Page Banner

United States Department of Agriculture

Agricultural Research Service

Title: Herbicide-Resistant Crops - Their Role in Soybean Weed Management

Author
item Duke, Stephen

Submitted to: Soybean Research World Conference Proceedings
Publication Type: Proceedings
Publication Acceptance Date: June 1, 1999
Publication Date: N/A

Interpretive Summary: Soybeans made resistant to glyphosate by the introduction of resistance transgenes by biotechnology are being widely adopted in North America and other parts of the world. Other transgenic, herbicide-resistant soybeans are under development and will soon be available. The major impact of this technology will be from soybeans containing transgenes imparting resistance to post-emergence, non-selective herbicides for which there is only one commercially successful analogue, such as glyphosate and glufosinate. These products allow the farmer to more effectively use reduced- or no-tillage cultural practices, eliminate use of some of the more environmentally suspect herbicides, and use fewer herbicides to manage nearly the entire spectrum of weed species. In some cases, non-selective herbicides used with herbicide-resistant crops might even reduce plant pathogen problems because of their toxicity to some microbes. There is concern among weed scientists that eventual over reliance on fewer weed management strategies will result in evolution of resistance to the more useful herbicides and/or weed population shifts to naturally resistant species. Environmentalists are concerned with gene flow from transgenic crops to closely related wild relatives; however, this is not a serious concern with soybeans. The next ten years should clarify the eventual impact of these powerful new tools on weed management in soybeans.

Technical Abstract: Soybeans made resistant to glyphosate by the introduction of resistance transgenes by biotechnology are being widely adopted in North America and other parts of the world. Other transgenic, herbicide-resistant soybeans are under development and will soon be available. The major impact of this technology will be from soybeans containing transgenes imparting resistance to post-emergence, non-selective herbicides for which there is only one commercially successful analogue, such as glyphosate and glufosinate. These products allow the farmer to more effectively use reduced- or no-tillage cultural practices, eliminate use of some of the more environmentally suspect herbicides, and use fewer herbicides to manage nearly the entire spectrum of weed species. In some cases, non-selective herbicides used with herbicide-resistant crops might even reduce plant pathogen problems because of their toxicity to some microbes. There is concern among weed scientists that eventual over reliance on fewer weed management strategies will result in evolution of resistance to the more useful herbicides and/or weed population shifts to naturally resistant species. Environmentalists are concerned with gene flow from transgenic crops to closely related wild relatives; however, this is not a serious concern with soybeans in the USA. The next ten years should clarify the eventual impact of these powerful new tools on weed management in soybeans.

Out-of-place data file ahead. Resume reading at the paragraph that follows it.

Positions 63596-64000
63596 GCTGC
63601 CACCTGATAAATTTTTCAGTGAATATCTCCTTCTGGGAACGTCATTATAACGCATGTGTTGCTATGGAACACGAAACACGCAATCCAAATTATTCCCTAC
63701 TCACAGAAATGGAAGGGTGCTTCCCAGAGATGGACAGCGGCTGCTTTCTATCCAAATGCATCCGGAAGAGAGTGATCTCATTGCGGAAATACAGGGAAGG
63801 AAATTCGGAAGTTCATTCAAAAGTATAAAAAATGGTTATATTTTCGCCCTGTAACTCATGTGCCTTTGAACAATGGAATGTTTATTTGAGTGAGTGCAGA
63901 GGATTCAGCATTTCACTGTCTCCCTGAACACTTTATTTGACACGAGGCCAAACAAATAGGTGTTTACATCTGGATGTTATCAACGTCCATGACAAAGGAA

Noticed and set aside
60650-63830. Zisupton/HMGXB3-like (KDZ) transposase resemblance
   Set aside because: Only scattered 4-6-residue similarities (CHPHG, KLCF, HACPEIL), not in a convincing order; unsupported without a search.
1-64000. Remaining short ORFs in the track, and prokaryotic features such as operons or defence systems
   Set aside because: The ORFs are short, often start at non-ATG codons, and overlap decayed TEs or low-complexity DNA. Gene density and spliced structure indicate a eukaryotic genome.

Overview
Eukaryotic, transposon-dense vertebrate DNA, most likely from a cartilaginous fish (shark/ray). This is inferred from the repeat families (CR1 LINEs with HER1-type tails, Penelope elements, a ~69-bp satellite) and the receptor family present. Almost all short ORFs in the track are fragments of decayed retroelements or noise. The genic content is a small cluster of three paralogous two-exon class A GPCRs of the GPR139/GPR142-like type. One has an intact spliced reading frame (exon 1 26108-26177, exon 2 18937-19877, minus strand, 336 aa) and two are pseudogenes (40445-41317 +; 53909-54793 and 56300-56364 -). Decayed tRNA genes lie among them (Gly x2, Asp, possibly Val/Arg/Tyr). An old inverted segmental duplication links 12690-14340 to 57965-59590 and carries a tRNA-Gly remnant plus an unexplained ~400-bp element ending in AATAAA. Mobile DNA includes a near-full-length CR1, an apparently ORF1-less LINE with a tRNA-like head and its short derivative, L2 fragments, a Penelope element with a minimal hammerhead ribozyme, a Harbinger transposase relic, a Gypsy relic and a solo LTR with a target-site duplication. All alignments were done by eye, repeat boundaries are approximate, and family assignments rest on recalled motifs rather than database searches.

Last Modified: 9/2/2014
Footer Content Back to Top of Page